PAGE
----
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I have different sound systems here. Some of them share the "problem" that they make a "popp" sound when I switch them on or off using the front-panel switch. If I accidentally switch off the socket they are plugged in, it's a very loud "popp" or more a "bang".

I know that some audio systems implement a soft-start circuit to overcome that problem. I can hear some relays click a few seconds after I switch the amplifier on, and from that moment on I can hear the music.

My questions:

1) Does that normal popp after front-panel switching harm the loudspeaker?

2) Does an accidental power-off, which causes that "bang", harm the loudspeaker or some circuits?

3) How should one implement a protective circuit? Is it sufficient to set up a delay-circuit which controls some relays on the output of the amplifier circuit, or is it better to do it in "stages", e.g. first let the supply start, then give power to the amp and in the end switch on the loudspeaker itself?

Best wishes and thanks for your time in advance.

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closed as off-topic by Scott Seidman, duskwuff, Dmitry Grigoryev, R Drast, laptop2d Aug 20 '18 at 22:22

This question appears to be off-topic. The users who voted to close gave this specific reason:

  • "Questions on the use of electronic devices are off-topic as this site is intended specifically for questions on electronics design." – Scott Seidman, duskwuff, Dmitry Grigoryev, R Drast, laptop2d
If this question can be reworded to fit the rules in the help center, please edit the question.

  • \$\begingroup\$ The best thing to do would be to turn the volume to zero then plug in the cable \$\endgroup\$ – laptop2d Aug 20 '18 at 22:22
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These question may be better suited to the Sound Design Stack Exchange and should probably be broken into two separate questions; but here's my take.

  1. In short, yes the pop or bang you hear can damage loudspeaker, especially high frequency drivers that are usually rated at a lower wattage handling capacity.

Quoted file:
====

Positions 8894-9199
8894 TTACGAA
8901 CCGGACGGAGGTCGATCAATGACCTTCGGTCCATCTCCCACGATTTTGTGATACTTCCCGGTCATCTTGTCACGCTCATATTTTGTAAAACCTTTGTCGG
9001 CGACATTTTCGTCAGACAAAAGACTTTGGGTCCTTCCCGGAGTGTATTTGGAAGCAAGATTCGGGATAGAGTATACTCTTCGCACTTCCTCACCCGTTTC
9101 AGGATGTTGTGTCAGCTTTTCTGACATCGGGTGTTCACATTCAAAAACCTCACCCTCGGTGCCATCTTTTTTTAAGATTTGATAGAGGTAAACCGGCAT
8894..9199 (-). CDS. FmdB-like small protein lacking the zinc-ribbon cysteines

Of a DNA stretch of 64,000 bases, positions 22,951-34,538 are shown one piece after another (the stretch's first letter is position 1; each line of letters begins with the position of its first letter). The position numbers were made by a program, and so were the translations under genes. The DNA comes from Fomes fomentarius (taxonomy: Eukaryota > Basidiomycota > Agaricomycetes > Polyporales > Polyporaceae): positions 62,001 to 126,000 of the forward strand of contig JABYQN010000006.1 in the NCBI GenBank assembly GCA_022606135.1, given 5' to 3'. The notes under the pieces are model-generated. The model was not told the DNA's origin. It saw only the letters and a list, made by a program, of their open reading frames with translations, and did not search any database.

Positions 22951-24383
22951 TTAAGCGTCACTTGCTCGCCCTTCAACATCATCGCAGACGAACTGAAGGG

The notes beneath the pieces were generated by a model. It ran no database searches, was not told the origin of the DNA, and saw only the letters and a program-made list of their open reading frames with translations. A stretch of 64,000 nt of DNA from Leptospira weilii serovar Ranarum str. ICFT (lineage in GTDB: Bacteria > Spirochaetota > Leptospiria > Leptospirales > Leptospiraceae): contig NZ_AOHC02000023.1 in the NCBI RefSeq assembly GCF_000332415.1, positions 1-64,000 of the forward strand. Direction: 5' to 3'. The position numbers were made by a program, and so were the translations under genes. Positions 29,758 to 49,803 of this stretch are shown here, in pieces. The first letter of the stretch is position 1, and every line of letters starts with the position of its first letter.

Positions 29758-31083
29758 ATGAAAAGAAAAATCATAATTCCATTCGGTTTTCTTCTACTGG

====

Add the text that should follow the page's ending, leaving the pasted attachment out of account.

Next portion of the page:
2. It is not the power being suddenly turned off, but the instantaneous surge that is supplied to the loudspeaker drivers that can be damaging.

  3. While you could relay the speaker cables to disconnect them, typically professional sound systems use a sequencer to power on the amplifiers last after the front end equipment is powered on and turn them off first to avoid these pops produced when the front end equipment is shut down. There are commercially available power sequencing systems from Furman, Tripp Lite, SurgeX, Lowell or other companies you should be able to search for.

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  • \$\begingroup\$ Hi CoreyF, thank you for your answer! Yes, I will definitely split up questions in the future ;) -> Hence I will create another question here on the "why" of that "popp" on circuit-level... I think on the circuit level I have to create it in the EE part rather then in the Sound Design part (because I assume that these surges are common for many amplifier circuits, not only for low-frequency-(audio)-circuits, right?)? A question to your third answer: Does "front end" here refer to the mixing console for example? Thank you a lot for your time!! \$\endgroup\$ – Justin Time Aug 15 '18 at 7:54
  • \$\begingroup\$ To interconnect the articles, here is my circuit-level question: link \$\endgroup\$ – Justin Time Aug 15 '18 at 9:06
  • \$\begingroup\$ By "front end" i am referring to everything in the signal path ahead of the amplifiers which include the mixing console, equalizers, cd/mp3 players, computers, active crossovers, feedback eliminators, digital signal processors, wireless microphone receivers, etc. \$\endgroup\$ – CoreyF Aug 15 '18 at 15:33
  • \$\begingroup\$ Ah perfect, thank you :) I just wanted to make sure, that I've got it right ;) I will mark your answer as the solution. Thank you !! \$\endgroup\$ – Justin Time Aug 15 '18 at 15:46

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